From Gauchos and Malbec to Heels and a Briefcase

One Latina’s journey from the Patagonia to living her dreams in the big apple.


Eileen Guzzo was born and raised in Neuquen, a province in the Patagonia region of Argentina.

While growing up in Argentina, Eileen had always dreamt of being able to visit the US. Little did she know back then, that her dreams would eventually become her life. It was only until 1990 after completing high school that she was allowed to travel on her own and fulfill her long life dream of attending a university in New York.

With a lot of hard work, Eileen was able to balance academia and a side job to put herself through college. Four years later she graduated Summa Cum Laude from Hunter College. Though her accomplishment was nothing short of greatness, she had a dark cloud over her head knowing her parents were never able to see her live her dream as they passed away prior to her ceremony.

Joining the NYC workforce

As any other young graduate, Eileen quickly joined the competitive New York City workforce for brief stint before deciding two years later that this was not for her.

With only $1,000 and a dream she set off to make her mark in the IT recruiting firm. Initially she started a business on her own, working out of a basement.

As many Latina entrepreneurs know, those first years are challenging and her start was no different, as she closed only a few deals while working tirelessly to see some light of success. To add onto her struggling beginning, the country was going through a rough time with the catastrophe of September 11th.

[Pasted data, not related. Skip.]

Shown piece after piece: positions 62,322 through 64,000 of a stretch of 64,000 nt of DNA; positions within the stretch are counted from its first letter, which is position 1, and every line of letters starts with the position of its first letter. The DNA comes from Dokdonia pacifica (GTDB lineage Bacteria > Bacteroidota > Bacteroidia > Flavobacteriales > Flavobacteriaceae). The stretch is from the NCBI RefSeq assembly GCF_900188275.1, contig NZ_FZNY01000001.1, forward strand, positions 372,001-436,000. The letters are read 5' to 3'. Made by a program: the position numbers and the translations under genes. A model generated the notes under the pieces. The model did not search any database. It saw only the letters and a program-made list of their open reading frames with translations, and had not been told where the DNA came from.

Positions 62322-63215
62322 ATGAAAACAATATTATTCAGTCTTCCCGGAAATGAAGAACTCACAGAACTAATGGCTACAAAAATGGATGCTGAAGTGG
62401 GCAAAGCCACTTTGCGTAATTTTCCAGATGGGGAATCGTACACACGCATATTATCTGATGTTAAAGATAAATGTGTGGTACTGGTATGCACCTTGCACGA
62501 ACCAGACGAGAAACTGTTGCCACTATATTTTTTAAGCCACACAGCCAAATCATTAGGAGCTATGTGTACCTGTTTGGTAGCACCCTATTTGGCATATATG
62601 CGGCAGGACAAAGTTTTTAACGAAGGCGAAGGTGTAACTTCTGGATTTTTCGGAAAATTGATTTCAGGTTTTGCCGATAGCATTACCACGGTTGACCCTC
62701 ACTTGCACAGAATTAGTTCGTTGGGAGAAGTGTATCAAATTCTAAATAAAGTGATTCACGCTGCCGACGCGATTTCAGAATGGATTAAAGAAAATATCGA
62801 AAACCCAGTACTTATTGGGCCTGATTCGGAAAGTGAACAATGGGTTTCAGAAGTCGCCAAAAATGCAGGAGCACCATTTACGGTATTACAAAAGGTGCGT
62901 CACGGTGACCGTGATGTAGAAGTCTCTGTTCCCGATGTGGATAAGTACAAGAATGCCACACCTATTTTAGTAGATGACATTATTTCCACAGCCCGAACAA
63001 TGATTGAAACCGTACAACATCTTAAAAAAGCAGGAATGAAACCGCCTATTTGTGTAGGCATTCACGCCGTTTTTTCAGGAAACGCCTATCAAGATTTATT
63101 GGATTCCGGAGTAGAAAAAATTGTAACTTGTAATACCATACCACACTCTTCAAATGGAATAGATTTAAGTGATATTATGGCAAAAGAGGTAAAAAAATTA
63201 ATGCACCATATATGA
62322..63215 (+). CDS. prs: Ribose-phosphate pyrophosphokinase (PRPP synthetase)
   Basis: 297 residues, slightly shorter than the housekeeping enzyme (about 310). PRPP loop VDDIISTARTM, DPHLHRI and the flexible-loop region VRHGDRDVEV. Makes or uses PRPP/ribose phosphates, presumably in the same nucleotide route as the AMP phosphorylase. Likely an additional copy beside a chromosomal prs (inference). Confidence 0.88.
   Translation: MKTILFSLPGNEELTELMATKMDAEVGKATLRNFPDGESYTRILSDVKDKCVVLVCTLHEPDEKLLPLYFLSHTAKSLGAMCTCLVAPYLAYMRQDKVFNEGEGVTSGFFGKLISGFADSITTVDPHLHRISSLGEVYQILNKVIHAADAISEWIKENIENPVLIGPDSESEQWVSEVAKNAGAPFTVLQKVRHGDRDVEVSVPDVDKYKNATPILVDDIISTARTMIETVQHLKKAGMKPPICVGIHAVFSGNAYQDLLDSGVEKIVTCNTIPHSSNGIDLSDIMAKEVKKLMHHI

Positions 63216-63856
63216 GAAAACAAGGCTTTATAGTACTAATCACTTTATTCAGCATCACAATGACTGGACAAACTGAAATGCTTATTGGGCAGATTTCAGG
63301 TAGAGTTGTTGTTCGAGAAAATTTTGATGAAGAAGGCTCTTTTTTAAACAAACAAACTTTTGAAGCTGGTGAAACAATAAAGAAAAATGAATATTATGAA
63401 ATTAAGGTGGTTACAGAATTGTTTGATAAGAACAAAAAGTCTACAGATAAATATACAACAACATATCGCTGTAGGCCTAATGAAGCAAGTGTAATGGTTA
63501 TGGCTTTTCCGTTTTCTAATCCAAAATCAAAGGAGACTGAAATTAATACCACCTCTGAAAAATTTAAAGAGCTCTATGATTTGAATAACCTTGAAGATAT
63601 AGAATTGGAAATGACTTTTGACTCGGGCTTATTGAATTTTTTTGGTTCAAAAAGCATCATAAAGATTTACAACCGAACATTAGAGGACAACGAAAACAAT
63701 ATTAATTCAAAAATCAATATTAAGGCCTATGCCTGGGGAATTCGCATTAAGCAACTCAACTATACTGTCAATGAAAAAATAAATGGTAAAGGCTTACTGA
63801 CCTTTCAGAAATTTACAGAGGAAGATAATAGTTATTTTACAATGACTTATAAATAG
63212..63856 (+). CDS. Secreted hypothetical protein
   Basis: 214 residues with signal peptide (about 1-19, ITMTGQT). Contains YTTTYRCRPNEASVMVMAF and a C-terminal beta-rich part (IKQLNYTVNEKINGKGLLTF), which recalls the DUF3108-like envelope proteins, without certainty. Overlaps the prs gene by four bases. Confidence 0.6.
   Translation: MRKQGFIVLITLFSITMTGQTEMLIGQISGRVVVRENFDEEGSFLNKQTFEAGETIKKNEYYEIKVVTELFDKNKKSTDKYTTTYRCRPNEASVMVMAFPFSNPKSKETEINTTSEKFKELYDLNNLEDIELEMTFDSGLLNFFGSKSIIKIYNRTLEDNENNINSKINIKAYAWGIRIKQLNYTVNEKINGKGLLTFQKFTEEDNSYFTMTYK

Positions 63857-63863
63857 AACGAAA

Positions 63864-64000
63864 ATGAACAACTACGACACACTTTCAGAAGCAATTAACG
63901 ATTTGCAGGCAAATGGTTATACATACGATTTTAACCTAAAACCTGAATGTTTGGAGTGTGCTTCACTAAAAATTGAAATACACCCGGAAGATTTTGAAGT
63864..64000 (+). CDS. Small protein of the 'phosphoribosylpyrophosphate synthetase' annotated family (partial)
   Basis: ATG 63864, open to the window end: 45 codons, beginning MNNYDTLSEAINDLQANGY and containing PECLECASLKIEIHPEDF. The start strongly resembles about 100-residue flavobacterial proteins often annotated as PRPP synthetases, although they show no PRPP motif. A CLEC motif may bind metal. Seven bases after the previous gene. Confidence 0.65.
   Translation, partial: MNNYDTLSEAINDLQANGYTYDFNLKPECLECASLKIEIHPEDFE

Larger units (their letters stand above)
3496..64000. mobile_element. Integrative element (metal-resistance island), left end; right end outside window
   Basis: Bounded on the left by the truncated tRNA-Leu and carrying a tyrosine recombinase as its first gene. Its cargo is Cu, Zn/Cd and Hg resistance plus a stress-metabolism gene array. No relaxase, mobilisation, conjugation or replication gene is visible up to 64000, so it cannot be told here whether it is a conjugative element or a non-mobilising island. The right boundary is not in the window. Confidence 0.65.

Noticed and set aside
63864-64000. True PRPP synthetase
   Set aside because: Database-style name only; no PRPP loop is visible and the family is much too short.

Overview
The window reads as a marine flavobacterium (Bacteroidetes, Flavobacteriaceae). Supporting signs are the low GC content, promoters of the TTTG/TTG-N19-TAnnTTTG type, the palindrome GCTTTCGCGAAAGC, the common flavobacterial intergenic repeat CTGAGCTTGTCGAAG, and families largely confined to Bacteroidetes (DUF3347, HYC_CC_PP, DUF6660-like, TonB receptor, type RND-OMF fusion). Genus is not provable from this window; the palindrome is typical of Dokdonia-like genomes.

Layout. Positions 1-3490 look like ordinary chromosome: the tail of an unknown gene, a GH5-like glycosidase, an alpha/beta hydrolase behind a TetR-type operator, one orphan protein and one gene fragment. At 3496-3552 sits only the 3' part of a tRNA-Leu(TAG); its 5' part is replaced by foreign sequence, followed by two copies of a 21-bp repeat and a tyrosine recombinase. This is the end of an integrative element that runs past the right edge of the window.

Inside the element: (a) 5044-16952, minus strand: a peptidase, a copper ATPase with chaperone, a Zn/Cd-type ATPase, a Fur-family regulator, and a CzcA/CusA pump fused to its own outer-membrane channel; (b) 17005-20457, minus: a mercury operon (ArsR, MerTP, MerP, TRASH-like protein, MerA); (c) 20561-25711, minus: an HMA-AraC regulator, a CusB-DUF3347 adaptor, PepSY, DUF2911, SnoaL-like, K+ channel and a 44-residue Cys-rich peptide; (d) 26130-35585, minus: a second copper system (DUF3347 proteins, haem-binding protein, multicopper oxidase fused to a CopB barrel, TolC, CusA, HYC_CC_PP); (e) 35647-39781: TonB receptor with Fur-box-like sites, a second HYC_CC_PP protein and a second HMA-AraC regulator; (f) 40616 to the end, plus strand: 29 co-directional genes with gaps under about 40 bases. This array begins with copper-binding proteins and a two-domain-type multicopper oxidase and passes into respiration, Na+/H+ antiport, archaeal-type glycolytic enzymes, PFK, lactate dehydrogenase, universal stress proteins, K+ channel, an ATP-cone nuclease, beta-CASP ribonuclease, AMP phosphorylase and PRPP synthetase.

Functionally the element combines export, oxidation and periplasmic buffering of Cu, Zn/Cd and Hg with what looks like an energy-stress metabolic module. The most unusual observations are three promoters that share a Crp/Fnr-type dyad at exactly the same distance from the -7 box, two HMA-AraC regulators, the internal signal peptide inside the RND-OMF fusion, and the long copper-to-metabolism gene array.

Since her business was catering to the financial services, she lost all of her clients due to the downturn in 2002. Eileen never lost hope as she stood resilient and worked harder than ever before, exerting all her energy to cold-calling and marketing.

From humble beginnings

From humble beginnings, the company began to obtain high-level trade certifications such as: MWBE, 8a firm, DBE, etc.

Any certification was of extreme value and importance in order to compete within the fierce government contracting practice. Slowly but surely Donelly & Moore began to make a name for itself as it kept up with companies like: MTA, NYPA, LIPA, Goldman Sachs, JP Morgan, NYCSCA, Time Warner and Morgan Stanley.

Eileen has been cited on various articles and publications such as: Diversity/Careers in Engineering and Information Technology, Procurement Technical Assistance Center Brochures, Crain’s New York Magazine, Daily News, The Wall Street Journal and El Especialito to name a few.

Eileen recognizes the hard work it took to combat every bit of adversity that knocked her down many times over while attending college and the time after it. The magnitude of the impact it had on her was so great which is why she is constantly seeking how to give back through her profession.

Across her work done at the New York City Hispanic Chamber of Commerce, she has assisted in finding candidates for various scholarships for the Fordham University Cybersecurity Master’s program. Additionally, she has done and continues to mentor and conduct technology seminars which she organizes throughout universities in New York City.

This Latina has not forgotten her Argentinean roots

Eileen has never forgotten her Argentinean roots and this as she states, “Is present everyday at my home”.

She has vowed to only speak Spanish to her children and instill her Latin traditions in them. She says, “Most dinners at home include Milanesas” as for many Latinos, food is an important part of the culture.

She has taught all of her children how to tango and keeps traditional Patagonian clothing for them to do presentations at their school for Heritage day events.

Eileen has also sent her two older kids to spend summers in the Patagonia and attend school with the indigenous community, as she puts states, “They need to know life in the rest of the world is very different than in New York”.

Lastly Eileen makes sure to help keeping the local Argentinean community together and participates in organizing many events that help celebrate her rich Latina culture.

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